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On June 29, 1966, U.S. Navy Lt. (j.g.) Dieter Dengler, Air Force 1st Lt. Duane Martin, Air America crewman Eugene "Gene" DeBruin and four Thai civilian Air America crewmen escaped from Ban Hoeui Het POW Camp, depicted above, located deep in the Laotian jungle. (Baker Vail/adapted from map designed by Suan Sugar)

During the Vietnam War, Skyraider Dieter Dengler—who had learned survival skills as a youth in Germany and who was a Navy legend for his extraordinary escape and evasion skills—began planning an escape from Laotian prison immediately.


On February 1, 1966, German-born U.S. Navy pilot Lieutenant (j.g.) Dieter Dengler’s A-1 Skyraider was shot down over Laos during a secret bombing mission. A day later, while attempting to signal rescuers flying above heavy jungle territory controlled by the Pathet Lao and North Vietnamese Army regulars, Dengler was captured. After he was marched over several days from village to village—managing to escape once before being recaptured—he was finally imprisoned in a jungle-shrouded POW camp guarded by Pathet Lao on February 14. Six other prisoners were already there: Air Force 1st Lt. Duane Martin, a rescue helicopter pilot shot down in September 1965; another American, Eugene “Gene” DeBruin, an Air America crewman who had bailed out of a burning cargo plane in September 1963; and four other Air America crewmen from the flight, Thai civilians Prasit Promsuwan, Prasit Thanee and Phisit Intharathat, and To Yick Chiu, a Hong Kong native the men called Y.C.

Dengler, who had learned survival skills as a youth in wartime and postwar Germany and who was a Navy legend for his extraordinary escape and evasion skills, immediately began planning an escape. Some four months later, after being relocated to another camp and following meticulous preparation, Dengler and the others were ready, targeting July 4 for their mass escape. In mid-June, however, after the prisoners overheard the guards planning to kill all of them and return to their villages because a drought had caused a severe shortage of food and water, the POWs decided they could not wait any longer to make their breakout.

The following is from Hero Found: The Greatest POW Escape of the Vietnam War, copyright 2010 by Bruce Henderson, published by Harper, an imprint of HarperCollins Publisher.

The day before the POWs planned to escape, and be “alive and free—or dead,” Dieter received a beating from the Pathet Lao. His offense: He had used two sticks to drag over to the door of the hut a small corncob that had been thrown to a young pig the guards were fattening. The kernels had already been devoured, leaving only the shriveled cob—filthy with the pig’s manure. But Dieter was starving, and he intended to eat it. Before he could begin, the guard they called Moron ran over, yelling and pointing his rifle. He entered the hut, slapped the foot-blocks on Dieter, and dragged him outside. A group of guards had gathered in the yard. As if prosecuting a court case, Moron waved the corncob as evidence, then flipped it to the pig. For Dieter, the symbolism was clear: Prisoners are less than pigs. Then Moron began beating him with his rifle butt. Other guards joined in. When they threw him back into the hut, where all the prisoners had been herded during the beating, a bloodied Dieter stared stony-faced into the yard, saying nothing to the others. Prasit broke the silence, telling Dieter not to forget when he killed the guards to kick them in the heads “so they’ll rot in hell.”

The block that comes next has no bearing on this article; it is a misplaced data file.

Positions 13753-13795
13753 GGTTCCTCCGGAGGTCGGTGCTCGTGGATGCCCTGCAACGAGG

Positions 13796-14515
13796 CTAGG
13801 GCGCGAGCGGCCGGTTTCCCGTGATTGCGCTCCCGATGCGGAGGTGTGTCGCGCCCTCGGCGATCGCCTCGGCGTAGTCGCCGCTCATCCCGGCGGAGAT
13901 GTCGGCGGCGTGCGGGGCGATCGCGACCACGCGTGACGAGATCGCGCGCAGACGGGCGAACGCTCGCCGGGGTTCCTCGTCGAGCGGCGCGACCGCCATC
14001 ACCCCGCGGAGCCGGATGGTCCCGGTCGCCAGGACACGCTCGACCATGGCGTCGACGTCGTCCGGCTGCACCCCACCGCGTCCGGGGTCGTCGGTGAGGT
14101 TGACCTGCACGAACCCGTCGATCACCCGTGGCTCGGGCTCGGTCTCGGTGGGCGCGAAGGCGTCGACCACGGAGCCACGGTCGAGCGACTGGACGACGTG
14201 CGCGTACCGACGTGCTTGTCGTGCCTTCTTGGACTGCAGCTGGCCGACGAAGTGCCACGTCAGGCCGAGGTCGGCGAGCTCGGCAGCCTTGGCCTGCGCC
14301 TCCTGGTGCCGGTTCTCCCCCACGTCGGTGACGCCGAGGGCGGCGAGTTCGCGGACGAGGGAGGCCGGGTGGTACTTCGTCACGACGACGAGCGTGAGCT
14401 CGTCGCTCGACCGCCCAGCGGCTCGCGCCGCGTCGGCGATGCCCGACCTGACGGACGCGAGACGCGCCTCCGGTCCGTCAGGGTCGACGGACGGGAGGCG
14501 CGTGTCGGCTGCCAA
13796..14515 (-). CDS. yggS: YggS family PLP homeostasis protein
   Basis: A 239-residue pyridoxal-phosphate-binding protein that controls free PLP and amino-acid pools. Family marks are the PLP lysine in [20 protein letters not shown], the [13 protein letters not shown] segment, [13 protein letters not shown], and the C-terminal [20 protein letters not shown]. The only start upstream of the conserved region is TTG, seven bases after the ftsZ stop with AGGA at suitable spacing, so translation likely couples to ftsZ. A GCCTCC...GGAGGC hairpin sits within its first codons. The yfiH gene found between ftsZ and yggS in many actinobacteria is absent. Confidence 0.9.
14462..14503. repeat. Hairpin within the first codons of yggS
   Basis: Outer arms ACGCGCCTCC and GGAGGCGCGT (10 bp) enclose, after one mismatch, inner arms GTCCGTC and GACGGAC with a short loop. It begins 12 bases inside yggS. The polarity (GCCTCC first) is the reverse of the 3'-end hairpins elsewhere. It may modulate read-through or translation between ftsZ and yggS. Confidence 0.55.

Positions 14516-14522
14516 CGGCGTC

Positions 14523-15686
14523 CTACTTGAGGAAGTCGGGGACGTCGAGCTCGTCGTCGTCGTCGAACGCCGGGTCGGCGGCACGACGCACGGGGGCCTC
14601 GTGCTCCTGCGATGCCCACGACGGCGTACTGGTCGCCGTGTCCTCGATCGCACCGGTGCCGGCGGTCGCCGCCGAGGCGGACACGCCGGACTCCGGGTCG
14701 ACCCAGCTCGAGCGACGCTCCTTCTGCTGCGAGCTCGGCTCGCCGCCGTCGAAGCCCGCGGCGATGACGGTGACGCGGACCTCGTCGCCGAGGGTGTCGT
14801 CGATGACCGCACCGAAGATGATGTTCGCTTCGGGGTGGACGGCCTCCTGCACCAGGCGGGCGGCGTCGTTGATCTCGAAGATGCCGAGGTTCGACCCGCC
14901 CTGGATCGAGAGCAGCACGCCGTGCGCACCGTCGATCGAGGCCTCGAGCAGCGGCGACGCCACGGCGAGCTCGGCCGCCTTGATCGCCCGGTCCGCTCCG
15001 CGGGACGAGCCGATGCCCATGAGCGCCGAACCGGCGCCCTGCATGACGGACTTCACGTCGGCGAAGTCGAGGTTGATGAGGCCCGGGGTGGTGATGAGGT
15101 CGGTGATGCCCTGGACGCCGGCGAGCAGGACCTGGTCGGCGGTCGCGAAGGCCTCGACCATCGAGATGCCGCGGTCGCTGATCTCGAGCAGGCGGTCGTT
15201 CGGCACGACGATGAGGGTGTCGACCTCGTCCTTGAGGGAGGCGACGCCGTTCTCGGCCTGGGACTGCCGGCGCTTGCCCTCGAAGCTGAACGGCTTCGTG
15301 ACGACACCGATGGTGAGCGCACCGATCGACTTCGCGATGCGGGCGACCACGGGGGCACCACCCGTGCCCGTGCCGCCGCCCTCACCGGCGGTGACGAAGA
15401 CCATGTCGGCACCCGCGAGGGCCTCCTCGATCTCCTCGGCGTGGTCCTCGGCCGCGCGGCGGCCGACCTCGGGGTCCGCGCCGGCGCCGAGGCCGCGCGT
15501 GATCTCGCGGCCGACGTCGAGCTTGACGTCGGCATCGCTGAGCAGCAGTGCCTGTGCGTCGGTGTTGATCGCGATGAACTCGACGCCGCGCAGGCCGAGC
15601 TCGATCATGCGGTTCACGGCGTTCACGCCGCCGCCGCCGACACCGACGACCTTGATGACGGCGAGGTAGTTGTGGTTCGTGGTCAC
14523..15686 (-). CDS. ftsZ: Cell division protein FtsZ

For weeks they had been updating their scale model of the camp, marking where all the guards and guns were located from morning until evening. Taking turns peering out between the cracks of their huts, the prisoners had observed every detail, no matter how small, and came to know their captors’ routines as well as their own. They had even been able to determine about how long it would take for reinforcements to reach the camp from the nearest village. One morning the guards spotted strange footprints, and one of them took off to get help; he was back with armed reinforcements in six hours. They had considered and rejected a nighttime escape, primarily because it was impossible to venture far in the jungle in the dark and they knew the guards would be on their trail come daylight. The best opportunity for escape remained the period of time that the guards put down their weapons to go to the kitchen around 4 p.m. to pick up their evening meal. The prisoners repeatedly timed the interval; the trip to and from the kitchen generally took 2½ minutes. In that time, the prisoners would have to slip from their huts, get outside the stockade, secure the guns, and be ready to overtake the guards in camp.